US6410025Jun 1, 1998Jun 25, 2002Merck & Co., Inc.Polysaccharide precipitation process
US6884435 *Jul 29, 1999Apr 26, 2005Chiron CorporationA biodegradable polymer of a poly(alpha-hydroxyacid), polyhydroxybutryic acid, polycaprolactone, polyorthoester, polyanhydride or polycyanoacrylate, a cationic detergent and adsorbed polynucleotide antigen; vaccines; injections
US7597908Jul 3, 2002Oct 6, 2009Novartis Vaccines And Diagnostics, Inc.Use of microparticles with adsorbed antigen to stimulate immune responses
US7718791 *Mar 31, 2006May 18, 2010Wyeth LlcSeparation of contaminants from Streptococcus pneumoniae polysaccharide by pH manipulation
US8652480 *Mar 20, 2008Feb 18, 2014Wyeth LlcShortened purification process for the production of capsular Streptococcus pneumoniae polysaccharides
CN102558382BFeb 17, 2012Oct 16, 2013成都欧林生物科技股份有限公司Method for purifying Hemophilus influenzae type b capsular polysaccharide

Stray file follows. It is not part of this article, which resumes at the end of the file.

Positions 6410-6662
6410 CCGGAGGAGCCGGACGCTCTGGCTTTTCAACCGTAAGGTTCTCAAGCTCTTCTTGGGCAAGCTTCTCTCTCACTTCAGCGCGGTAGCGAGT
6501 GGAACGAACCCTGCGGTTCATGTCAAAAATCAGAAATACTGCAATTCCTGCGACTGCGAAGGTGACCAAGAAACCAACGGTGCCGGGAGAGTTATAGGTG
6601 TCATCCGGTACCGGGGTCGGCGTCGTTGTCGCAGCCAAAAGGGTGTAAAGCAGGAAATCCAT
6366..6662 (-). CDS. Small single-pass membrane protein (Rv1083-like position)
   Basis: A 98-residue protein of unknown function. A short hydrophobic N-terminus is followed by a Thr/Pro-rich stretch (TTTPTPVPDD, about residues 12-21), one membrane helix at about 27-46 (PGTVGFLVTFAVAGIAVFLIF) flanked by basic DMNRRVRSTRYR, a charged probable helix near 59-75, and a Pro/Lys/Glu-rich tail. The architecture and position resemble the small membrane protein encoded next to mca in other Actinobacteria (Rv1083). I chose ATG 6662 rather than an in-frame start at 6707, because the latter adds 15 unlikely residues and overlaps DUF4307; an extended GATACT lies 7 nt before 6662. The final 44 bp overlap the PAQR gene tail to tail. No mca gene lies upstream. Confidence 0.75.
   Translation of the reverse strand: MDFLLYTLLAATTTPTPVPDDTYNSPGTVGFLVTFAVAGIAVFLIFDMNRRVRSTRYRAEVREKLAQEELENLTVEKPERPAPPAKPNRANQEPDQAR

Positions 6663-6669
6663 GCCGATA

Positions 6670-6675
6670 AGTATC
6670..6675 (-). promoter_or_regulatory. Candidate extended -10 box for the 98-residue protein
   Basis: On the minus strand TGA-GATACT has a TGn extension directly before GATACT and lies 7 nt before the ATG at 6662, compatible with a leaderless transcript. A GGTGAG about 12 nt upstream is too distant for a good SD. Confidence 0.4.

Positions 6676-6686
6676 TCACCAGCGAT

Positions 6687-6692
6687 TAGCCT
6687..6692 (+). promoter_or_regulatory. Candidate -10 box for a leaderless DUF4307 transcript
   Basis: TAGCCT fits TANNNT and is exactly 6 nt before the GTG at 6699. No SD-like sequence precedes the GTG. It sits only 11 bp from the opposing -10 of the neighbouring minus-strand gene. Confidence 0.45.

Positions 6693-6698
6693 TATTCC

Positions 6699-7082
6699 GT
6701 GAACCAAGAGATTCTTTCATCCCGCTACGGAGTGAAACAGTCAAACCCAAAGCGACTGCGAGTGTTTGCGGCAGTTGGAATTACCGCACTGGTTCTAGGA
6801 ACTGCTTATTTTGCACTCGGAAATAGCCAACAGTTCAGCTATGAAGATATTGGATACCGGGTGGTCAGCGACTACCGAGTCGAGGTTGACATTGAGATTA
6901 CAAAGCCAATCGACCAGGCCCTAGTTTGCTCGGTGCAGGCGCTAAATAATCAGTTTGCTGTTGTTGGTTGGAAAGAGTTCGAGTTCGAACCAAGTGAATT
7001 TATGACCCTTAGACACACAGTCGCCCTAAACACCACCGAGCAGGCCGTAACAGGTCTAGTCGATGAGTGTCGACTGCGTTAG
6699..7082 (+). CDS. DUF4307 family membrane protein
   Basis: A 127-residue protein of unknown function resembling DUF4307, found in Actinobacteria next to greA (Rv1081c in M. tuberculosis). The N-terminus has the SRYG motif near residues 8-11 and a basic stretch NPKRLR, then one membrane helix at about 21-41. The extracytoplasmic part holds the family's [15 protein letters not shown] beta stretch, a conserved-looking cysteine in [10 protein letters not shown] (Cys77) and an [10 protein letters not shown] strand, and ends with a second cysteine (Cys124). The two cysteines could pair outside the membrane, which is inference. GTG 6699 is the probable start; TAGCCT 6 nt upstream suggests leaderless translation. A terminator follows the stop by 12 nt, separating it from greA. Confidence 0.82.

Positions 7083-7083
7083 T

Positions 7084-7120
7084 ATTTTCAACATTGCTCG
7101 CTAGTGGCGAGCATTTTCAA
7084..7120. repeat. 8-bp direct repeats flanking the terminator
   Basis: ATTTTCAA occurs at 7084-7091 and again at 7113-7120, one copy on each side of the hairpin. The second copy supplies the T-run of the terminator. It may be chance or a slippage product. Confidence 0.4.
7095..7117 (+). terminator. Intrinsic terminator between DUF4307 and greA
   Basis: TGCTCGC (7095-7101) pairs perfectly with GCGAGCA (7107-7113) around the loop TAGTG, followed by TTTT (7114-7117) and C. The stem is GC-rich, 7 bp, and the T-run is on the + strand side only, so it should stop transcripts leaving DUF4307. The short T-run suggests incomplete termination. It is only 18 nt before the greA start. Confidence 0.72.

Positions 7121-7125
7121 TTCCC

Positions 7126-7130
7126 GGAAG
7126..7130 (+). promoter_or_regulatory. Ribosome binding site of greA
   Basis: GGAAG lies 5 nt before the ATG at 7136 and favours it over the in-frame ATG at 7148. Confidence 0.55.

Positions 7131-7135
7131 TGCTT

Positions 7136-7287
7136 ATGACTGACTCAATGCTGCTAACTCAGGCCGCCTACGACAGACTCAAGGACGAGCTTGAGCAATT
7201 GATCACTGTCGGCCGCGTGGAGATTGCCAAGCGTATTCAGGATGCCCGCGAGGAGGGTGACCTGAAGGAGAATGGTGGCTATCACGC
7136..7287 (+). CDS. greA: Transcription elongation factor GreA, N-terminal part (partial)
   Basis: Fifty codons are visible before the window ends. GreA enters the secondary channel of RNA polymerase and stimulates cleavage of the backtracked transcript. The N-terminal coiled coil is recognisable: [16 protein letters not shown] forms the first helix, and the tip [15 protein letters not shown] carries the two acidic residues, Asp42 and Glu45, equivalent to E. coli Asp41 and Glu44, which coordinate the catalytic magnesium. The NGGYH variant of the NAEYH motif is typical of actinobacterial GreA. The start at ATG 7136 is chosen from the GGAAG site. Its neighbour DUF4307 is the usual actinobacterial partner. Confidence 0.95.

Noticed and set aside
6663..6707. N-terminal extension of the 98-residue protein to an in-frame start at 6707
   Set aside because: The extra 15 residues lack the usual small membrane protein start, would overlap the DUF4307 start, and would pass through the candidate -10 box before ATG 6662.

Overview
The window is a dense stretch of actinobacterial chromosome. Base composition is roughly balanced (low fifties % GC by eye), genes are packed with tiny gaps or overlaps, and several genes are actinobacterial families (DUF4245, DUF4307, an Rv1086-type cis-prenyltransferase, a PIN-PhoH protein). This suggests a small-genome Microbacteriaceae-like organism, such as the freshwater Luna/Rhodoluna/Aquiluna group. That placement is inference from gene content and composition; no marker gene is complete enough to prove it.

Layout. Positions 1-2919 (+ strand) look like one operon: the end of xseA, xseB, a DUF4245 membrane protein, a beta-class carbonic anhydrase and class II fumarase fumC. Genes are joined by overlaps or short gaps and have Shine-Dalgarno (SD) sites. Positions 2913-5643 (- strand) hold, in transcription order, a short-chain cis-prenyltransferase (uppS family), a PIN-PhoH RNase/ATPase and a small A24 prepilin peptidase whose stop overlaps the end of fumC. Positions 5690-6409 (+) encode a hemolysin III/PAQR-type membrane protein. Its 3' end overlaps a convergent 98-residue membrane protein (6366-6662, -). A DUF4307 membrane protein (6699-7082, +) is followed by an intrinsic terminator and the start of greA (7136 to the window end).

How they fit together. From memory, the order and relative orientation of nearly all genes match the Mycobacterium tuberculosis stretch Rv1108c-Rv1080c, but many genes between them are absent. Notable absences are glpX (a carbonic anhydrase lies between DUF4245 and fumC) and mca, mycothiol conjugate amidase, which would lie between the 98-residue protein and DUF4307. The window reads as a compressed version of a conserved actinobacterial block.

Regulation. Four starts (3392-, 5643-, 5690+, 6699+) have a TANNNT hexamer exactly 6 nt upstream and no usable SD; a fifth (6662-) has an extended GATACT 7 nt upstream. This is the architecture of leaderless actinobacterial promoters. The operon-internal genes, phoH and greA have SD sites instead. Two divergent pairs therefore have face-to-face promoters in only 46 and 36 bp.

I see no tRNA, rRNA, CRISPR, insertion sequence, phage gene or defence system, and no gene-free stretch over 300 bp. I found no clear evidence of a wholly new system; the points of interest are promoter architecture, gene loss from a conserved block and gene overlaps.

EP2155244A2 *Sep 6, 2007Feb 24, 2010Serum Institute Of India Ltd,Antigenic polysaccharides and process for their preparation
EP2270056A2 *Feb 1, 2006Jan 5, 2011Novartis Vaccines and Diagnostics S.r.l.Purification of streptococcal capsular polysaccharide
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WO2006082527A2 *Feb 1, 2006Aug 10, 2006Chiron SrlPurification of streptococcal capsular polysaccharide
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WO2012127485A1 *May 9, 2011Sep 27, 2012Serum Institute Of India Ltd.A novel process for preparation of polysaccharides
Classifications
U.S. Classification435/101, 424/244.1, 514/54, 536/123.1
International ClassificationC12P19/04, C08B37/00
Cooperative ClassificationC08B37/0003, A61K39/092, C12P19/04
European ClassificationC12P19/04, C08B37/00K, A61K39/09A
Legal Events
DateCodeEventDescription
Jun 22, 2009FPAYFee payment
Year of fee payment: 12
Jun 30, 2005FPAYFee payment
Year of fee payment: 8
Aug 2, 2001FPAYFee payment
Year of fee payment: 4
Jun 6, 1995ASAssignment
Owner name: AMERICAN CYANAMID COMPANY, NEW JERSEY
Free format text: ASSIGNMENT OF ASSIGNORS INTEREST;ASSIGNORS:ARNOLD, FRANK JOSEF;SOIKA, MICHAEL;REEL/FRAME:007546/0787
Effective date: 19950606